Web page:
Of course they are a massive financial outlay, I’ll stick to me FX 3 stage hand-pump for now :-). (I do also have a SCBA tank).

    Regarding ‘moisture’ its a two part problem surely ?
    1) Moisture intake (from the surrounding air going into the machine).
    2) Moisture ‘creation’ (the act of compressing air creates both heat & moisture, the moisture being evident as the comp. air later cools).

    There doesn’t seem to be much you can do about No. 2…

    Link

    NeilClague
    Spectator
    Spectator

    There is not much you can do about no2 it is always going to be produced but there are filters that will totally remove it before the air reaches the tank, and that is what the filter I am getting from Joe B will do. On my large shop compressor I have an air drier after the compressor before the air goes to the shop, it is like an air conditioner it cools the air and removes the moisture before it gets to the tools, they work extremely well, but obviously they are no good for a high pressure compressor, they are just designed for air pressures used in shops and garages. You are also correct on no1, it does rely on the relative humidity of the air it takes in, in  northern CA it is not that humid and with air conditioning in the house the air is fairly dry so the compressor does not produce a huge amount of moisture, but it is still evident, but more easily filtered out. So I am confident that the filter I am getting, will prevent any harmful moisture from reaching my tanks and guns.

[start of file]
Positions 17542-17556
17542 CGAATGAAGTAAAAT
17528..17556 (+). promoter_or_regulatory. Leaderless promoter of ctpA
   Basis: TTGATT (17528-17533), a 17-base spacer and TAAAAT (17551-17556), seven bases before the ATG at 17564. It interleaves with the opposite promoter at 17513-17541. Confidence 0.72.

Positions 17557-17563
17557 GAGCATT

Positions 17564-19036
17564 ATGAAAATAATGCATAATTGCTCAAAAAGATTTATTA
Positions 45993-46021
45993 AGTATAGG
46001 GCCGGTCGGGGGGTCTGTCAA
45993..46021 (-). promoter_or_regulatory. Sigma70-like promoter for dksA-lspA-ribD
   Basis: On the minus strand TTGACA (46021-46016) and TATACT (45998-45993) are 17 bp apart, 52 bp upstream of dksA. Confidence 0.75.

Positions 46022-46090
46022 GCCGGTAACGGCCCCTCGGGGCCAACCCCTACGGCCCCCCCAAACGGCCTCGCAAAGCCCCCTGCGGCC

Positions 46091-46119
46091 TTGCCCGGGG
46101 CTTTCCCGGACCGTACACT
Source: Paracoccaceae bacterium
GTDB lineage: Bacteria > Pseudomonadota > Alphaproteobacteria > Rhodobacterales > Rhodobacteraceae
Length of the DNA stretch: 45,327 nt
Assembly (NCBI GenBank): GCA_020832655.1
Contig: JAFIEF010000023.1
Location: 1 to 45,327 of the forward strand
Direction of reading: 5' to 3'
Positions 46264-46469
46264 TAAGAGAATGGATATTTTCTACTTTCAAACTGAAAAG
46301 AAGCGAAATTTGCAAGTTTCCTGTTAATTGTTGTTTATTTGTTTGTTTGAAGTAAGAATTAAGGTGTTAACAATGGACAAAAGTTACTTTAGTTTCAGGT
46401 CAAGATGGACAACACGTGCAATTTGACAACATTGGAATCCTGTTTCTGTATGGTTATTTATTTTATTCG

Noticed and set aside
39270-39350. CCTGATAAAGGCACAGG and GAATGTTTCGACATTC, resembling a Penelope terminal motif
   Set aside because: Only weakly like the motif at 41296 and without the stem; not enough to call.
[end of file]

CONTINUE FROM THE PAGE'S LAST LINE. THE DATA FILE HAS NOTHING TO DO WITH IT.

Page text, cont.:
By the way who is 1/2 Brit Neil ?  lol
    I am 100% Brit if you are referring to me, I will never admit to anything else, all the best, Neil.

    Link

    blackdiesel
    Participant
    Member

    Wow that seems slow.  The video on the AoA youtube page showed it filling a carbon fiber tank from 3000 psi to 4500 psi in 45 minutes.

    Link

    NeilClague
    Spectator
    Spectator

    Blackdiesel  I think my scuba tank is 66cf, not sure how big the carbon fiber tanks are but that was an honest time for going from 1000psi to 3000psi.on my big tank and from 1500 to 3000psi on my smaller tank,   They are not fast like the Bauer compressors, I think they are rated at about 23cfh that is per hour not per minute so it is not too far out. Do not buy one and expect it to fill your full size tank quickly.  I just put another 1000psi in my 2nd large scuba tank and it took about 80 minutes. Again I do not know how large the carbon fiber tank is that they filled but from what I have seen they are considerably smaller than a full size scuba tank, I may be wrong on that as I have only seen pictures of them, maybe someone who has seen the AOA video knows what size tank they filled, Neil.

    Link

    blackdiesel
    Participant
    Member

    The tank was 75cf and considering the higher pressure it has a lot more air volume than a 3k psi tank: The video should index at the time he fill the tank.